Long ago. Pete LaSalle—his prematurely gray hair swept in a thick wave over his head—taught a creative writing course in which I was enrolled. His first book—its cover of gray cloth the color and texture of a weathered, old tombstone—had just been published. The title was The Graves of Famous Writers. In the title story—as I remember it—a young man found resolution by travelling to Ireland to seek-out the grave of William Butler Yeats. I adopted the idea—visiting the graves of famous writers—not because I sought resolution; instead, I sought connection.
It might seem easier to connect with writers and literature by hanging-out in the right cafes. There weren’t, however, too many writers available when I was taking creative writing courses, and a writer in the classroom is not like a writer in the grave.* Those graves of famous writers were far away, requiring the experience of travel and reading their work in their places.
I descended on Swissair to the grave of the first famous writer whom I visited. The flight from Athens banked and rushed suddenly with the acceleration that precedes landing. We descended in cloud suffused with yellow, and below the cloud Zurich was bright. The fall air of the September day in Zurich was cool and clean; it contrasted sharply with the hot, dirty air of Athens. I dropped my luggage in my flat and took a #6 tram away from the city, then walked uphill to Friedhof Fluntern, the cemetery where James Joyce is buried. The large rectangular gravestone of the Joyce family lay flush with the trimmed grass. Yellow brown leaves dotted the inscribed surface of the stone. Here was Joyce reduced to dates – Geboren in Dublin and Gestorben in Zurich. The German on the stone fit the exiled James. A statue of Joyce stood beyond the head of the grave. Slightly hunched, the statue Joyce sat with legs crossed. A perpetual cigarette was held elegantly in cocked arm and hand by his cheek. The other arm—elbow on one knee—held an open book. He looked away—as if he could—from the book and the grave—his stone gray glasses betrayed no eyes.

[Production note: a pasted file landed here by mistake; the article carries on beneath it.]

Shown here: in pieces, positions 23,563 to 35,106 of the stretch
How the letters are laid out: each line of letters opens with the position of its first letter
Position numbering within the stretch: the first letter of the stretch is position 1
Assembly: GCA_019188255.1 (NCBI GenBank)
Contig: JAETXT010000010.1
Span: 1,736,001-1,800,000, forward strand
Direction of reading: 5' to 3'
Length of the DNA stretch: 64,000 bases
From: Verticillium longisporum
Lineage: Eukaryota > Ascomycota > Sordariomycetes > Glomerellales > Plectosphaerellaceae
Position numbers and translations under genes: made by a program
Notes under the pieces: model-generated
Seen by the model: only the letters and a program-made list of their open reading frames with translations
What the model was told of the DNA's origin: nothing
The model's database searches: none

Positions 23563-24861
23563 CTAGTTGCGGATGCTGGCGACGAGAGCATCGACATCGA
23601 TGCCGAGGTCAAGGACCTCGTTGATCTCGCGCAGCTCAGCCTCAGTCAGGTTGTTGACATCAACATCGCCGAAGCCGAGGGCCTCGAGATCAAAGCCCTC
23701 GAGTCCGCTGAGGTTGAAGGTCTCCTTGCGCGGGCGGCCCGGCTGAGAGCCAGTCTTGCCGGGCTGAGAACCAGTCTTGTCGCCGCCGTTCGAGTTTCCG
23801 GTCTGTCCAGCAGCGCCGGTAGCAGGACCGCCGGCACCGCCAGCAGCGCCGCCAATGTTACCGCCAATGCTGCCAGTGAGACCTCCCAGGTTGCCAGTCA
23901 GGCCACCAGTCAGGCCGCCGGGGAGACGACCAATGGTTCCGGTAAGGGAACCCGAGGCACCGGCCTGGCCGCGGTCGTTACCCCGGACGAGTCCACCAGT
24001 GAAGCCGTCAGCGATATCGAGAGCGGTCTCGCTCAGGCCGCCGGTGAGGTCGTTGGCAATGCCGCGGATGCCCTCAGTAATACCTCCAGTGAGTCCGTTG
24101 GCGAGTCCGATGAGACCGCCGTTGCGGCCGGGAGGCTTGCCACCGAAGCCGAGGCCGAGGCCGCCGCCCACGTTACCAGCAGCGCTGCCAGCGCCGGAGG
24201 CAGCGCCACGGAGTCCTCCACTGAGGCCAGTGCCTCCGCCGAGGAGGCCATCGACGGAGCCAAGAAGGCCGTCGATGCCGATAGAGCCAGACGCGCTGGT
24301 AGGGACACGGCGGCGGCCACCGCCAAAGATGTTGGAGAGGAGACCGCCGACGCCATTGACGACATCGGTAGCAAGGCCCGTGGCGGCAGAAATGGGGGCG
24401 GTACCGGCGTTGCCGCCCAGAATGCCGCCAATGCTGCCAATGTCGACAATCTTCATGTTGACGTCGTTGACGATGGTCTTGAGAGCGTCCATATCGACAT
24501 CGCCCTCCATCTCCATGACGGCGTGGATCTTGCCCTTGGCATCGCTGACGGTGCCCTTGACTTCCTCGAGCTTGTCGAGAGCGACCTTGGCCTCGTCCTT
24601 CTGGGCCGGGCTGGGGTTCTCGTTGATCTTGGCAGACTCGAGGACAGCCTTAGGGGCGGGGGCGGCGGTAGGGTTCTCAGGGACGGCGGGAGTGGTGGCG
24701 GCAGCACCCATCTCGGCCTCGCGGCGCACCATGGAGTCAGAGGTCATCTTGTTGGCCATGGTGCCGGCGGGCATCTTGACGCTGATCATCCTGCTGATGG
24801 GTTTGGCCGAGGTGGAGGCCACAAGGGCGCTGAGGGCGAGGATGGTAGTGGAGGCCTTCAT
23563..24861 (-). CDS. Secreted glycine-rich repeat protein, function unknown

In a conversation with a statue, you hear only the ring of your own voice. The bronze Joyce reflected my words rather than offering his. A conversation with a statue makes a mockery of connection with a dead writer.
At Joyce’s grave in the summer I was thinking about snow. I was thinking about snow falling faintly in Fluntern – on the grave of James Joyce – and falling generally over the whole of Europe. It was the last paragraph of Joyce’s short story “The Dead,” which stays with me, that I was transporting to the graveyard that summer. That kind of “transportation” in which read experience arrives in a new form – from the addition of one’s own vision – in the course of travels to a writer’s place, even if it is his or her grave, becomes part of the connection.
Another form of connection springs forward. I had read little of Emily Dickinson when last summer I visited her place – Amherst, her family home, the Homestead, and her grave – but my travel created the desire to know more about Dickinson as a person. I wanted to understand how she had lived in her place and the sources of creativity in her tightly lived life. I wanted, I suppose, to see her life and place in her poetry – travelling to Emily Dickinson’s grave provided discovery. In the days that followed, I read a biography of Dickinson and began working my way through her poems. Dickinson’s grave, lying enclosed in a small family plot with her stone tight against a black iron fence, became a metaphor for my understanding of her life; it would stand as a physical expression of the constraints in a life that contrasted exceptionally with the exuberance of her poetry. Visiting Dickinson’s grave amplified what I could understand of her life and works by reading.